Everyone knows someone who ALWAYS takes photos of their food. Maybe you even know someone who absolutely MUST take a group selfie when the squad meets. It could also be YOU, the guilty party who insists every single photo on your Instagram feed must match the rest of your “theme”.
So What’s Up?
Lately however, photography has gone a lot beyond simple pointing and shooting. Food should look as if it were just in front of you, every guy and girl’s skin has to look flawless and every place in a photo sometimes turns out looking even better than the actual place, a wonderland from some otherworldly region. People get obsessed with editing, cropping and tilt-shifting their photos into perfection. Some people term it “art”, and others wail “I want it to look nice what!”
It can be incredible what people have done in the name of art. Foods of places and makes I’ve never even heard of, floating shoes, and the most amazingly coloured outfits and landscapes decorate my social media daily. Don’t believe me? Go hashtag #sneakerfreaker, #makeportraits, and #foodstagram, you will be impressed by what you find.
This doesn’t stop at just editing our own photos though, a curious phenomenon of our time, photography somehow finds it’s way into many activities any 20-30 something might partake in. Going for that run? Photo. Cafe Hopping with the BFF? Photo. And lots of waffles and coffee. Getting turnt at Attica? Photo. Documentation of our everyday lives sometimes seems just right to complete the day, and it may be okay because we’re all humans, and we all love looking back on memories.
One must admit, we’ve all become shutterbugs in one way or another and it may not just be a generational eccentricity. From the time we receive our first phone, create our first social media account up until now it’s common for the average Singaporean to be bombarded with things to do. We’ve somehow managed to squeeze Studies, CCAs, Social Life, Family Time, Eating, Sleeping and even our own downtime into a span of 24 hours. A photo may be a mark of accomplishment, by very nature we desire to reach self actualization. We feel productive, that we have actually done something to better our lives through this simple means of documentation.
Do all these observations reveal a side of the people we have become? Or is it an idiosyncrasy of millennials where on a daily basis, we strive to present our lives in a way that transcend everyday aesthetic? In the end it all still drives back to the question; Why do you press the shutter? To look back, or for others to look on us? Once again, it’s only human nature to judge on first impressions, how someone’s Facebook profile looks or how full their snapchat stories are. Are you dissatisfied with how you appear to live your life? Do you follow the crowd, or prefer to relish that moment immortalised in your phone?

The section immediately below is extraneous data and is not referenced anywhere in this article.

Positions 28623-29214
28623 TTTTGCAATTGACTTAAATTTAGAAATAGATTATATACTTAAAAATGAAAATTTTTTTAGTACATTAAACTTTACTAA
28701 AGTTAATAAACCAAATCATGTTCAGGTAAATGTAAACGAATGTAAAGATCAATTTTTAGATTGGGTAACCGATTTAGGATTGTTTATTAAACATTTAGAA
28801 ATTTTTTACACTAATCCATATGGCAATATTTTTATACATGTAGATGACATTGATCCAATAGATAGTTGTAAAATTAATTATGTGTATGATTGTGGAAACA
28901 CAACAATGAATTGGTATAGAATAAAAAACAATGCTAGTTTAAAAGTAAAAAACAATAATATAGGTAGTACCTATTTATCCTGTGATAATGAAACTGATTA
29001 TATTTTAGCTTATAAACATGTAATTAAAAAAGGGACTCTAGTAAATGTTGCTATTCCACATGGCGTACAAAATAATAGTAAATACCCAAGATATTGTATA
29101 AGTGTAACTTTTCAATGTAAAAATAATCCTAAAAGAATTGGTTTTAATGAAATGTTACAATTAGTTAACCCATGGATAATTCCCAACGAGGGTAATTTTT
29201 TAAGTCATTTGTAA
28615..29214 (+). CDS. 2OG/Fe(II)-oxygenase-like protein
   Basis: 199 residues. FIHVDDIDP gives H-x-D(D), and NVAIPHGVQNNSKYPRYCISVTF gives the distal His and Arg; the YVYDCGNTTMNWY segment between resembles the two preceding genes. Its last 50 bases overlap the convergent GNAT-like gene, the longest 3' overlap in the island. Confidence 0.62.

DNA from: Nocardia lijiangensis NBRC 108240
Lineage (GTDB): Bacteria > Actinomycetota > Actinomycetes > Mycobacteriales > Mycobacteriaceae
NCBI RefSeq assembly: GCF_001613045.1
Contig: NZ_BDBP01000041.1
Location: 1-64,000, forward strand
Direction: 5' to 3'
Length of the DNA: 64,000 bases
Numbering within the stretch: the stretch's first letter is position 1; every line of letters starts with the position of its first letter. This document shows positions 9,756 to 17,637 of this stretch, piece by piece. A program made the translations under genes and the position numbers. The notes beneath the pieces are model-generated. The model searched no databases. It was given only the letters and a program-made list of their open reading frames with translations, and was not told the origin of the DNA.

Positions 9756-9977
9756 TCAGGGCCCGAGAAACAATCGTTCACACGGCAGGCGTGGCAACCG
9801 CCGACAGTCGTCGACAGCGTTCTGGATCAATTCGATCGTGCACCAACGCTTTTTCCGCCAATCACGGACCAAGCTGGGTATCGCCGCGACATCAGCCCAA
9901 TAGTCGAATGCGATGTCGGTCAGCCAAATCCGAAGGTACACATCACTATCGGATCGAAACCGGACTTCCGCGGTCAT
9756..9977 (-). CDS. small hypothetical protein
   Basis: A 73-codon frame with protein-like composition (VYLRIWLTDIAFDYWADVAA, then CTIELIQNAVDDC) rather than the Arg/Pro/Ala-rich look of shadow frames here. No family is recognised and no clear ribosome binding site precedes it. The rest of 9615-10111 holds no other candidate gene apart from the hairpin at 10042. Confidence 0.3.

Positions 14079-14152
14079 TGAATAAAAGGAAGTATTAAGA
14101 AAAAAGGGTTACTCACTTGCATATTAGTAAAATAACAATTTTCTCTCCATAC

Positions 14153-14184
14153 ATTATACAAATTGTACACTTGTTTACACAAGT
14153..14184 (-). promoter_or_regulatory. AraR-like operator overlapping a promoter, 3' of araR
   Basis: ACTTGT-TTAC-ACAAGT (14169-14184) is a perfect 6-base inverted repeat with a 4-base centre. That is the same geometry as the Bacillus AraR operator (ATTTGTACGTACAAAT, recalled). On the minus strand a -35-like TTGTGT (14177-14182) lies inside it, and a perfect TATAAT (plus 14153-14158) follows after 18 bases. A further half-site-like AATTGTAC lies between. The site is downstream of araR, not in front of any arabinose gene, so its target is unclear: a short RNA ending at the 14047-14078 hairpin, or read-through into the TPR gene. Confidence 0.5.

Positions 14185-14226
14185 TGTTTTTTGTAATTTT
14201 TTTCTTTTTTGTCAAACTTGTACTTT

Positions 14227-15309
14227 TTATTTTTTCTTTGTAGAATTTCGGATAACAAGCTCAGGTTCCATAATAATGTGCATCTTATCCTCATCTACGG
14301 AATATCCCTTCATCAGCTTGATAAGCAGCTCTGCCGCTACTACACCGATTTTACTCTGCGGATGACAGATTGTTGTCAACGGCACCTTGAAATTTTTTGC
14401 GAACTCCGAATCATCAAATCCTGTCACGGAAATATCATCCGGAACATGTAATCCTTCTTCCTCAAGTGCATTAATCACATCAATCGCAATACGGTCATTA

When we watch the crowd, they impress us. No, not that blogger you follow for beauty advice or that site with the latest travel destination and food deals. I’m talking about images, images that pervade our everyday lives. They’re on billboards, next to that YouTube video you’re watching, and in the latest issue of 8 Days. From Kylie Jenner or the iPhone 6S, these images are meant more to just show you what is popular, or being sold. They are intended to imprint a picturesque ideal of what things should look like, and what you can expect to be.
While the embellishment of one’s life is in itself a grey area with differing opinions surrounding a seemingly common practice, it is not entirely wrong. The motives behind such actions however, are definitely questionable. When we are driven to maybe impress someone, to feel good about ourselves, it borderlines unhealthy behaviour that may distract you from work or activities that may be otherwise more beneficial towards us in the long term.
That’s one side of the extreme. Actually, it may be the only extreme. No one comments about people who take the occasional picture of a pretty building or their dinner at Swensens. Garnering attention based on what we produce or a facade of what we may appear to do is more than just unhealthy, it may be dangerous. I had the opportunity of chatting with two 18-somethings recently; “And our friend, she is just so annoying sometimes! ‘Take again!’ She always tells her friends!” A trivial matter really, but what’s to say five, ten years down the road, the aesthetic of life’s essence becomes more important than life itself?
Myself, I’m an avid photographer, always snapping whatever is appealing to my eye, and the occasional wefie for the books, always making an effort to go on a photowalk alone or with friends. When I think about it, there really is something magical about how a replica of a moment past can conjure up so many feelings, and how our generation is able to appreciate that, is something we should be grateful for.